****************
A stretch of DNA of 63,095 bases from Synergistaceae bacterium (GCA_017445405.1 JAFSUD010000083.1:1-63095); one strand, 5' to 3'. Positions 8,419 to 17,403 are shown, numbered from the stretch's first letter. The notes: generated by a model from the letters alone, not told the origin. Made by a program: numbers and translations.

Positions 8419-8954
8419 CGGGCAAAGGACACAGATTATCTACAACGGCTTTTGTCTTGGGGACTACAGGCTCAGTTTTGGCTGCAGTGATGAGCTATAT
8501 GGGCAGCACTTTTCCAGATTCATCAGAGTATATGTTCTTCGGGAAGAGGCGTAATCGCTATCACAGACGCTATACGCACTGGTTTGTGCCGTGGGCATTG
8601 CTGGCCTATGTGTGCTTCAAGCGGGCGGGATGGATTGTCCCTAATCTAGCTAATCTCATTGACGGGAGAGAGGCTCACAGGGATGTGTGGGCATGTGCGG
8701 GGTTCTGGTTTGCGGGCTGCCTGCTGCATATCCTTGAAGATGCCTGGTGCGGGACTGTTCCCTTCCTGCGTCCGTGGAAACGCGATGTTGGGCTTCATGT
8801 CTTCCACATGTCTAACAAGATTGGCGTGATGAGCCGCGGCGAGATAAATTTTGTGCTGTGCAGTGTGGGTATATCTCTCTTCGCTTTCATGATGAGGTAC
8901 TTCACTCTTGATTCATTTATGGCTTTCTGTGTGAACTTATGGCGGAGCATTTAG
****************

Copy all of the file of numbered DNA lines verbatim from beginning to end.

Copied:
A stretch of DNA of 63,095 bases from Synergistaceae bacterium (GCA_017445405.1 JAFSUD010000083.1:1-63095); one strand, 5' to 3'. Positions 8,419 to 17,403 are shown, numbered from the stretch's first letter. The notes: generated by a model from the letters alone, not told the origin. Made by a program: numbers and translations.

Positions 8419-8954
8419 CGGGCAAAGGACACAGATTATCTACAACGGCTTTTGTCTTGGGGACTACAGGCTCAGTTTTGGCTGCAGTGATGAGCTATAT
8501 GGGCAGCACTTTTCCAGATTCATCAGAGTATATGTTCTTCGGGAAGAGGCGTAATCGCTATCACAGACGCTATACGCACTGGTTTGTGCCGTGGGCATTG
8601 CTGGCCTATGTGTGCTTCAAGCGGGCGGGATGGATTGTCCCTAATCTAGCTAATCTCATTGACGGGAGAGAGGCTCACAGGGATGTGTGGGCATGTGCGG
8701 GGTTCTGGTTTGCGGGCTGCCTGCTGCATATCCTTGAAGATGCCTGGTGCGGGACTGTTCCCTTCCTGCGTCCGTGGAAACGCGATGTTGGGCTTCATGT
8801 CTTCCACATGTCTAACAAGATTGGCGTGATGAGCCGCGGCGAGATAAATTTTGTGCTGTGCAGTGTGGGTATATCTCTCTTCGCTTTCATGATGAGGTAC
8901 TTCACTCTTGATTCATTTATGGCTTTCTGTGTGAACTTATGGCGGAGCATTTAG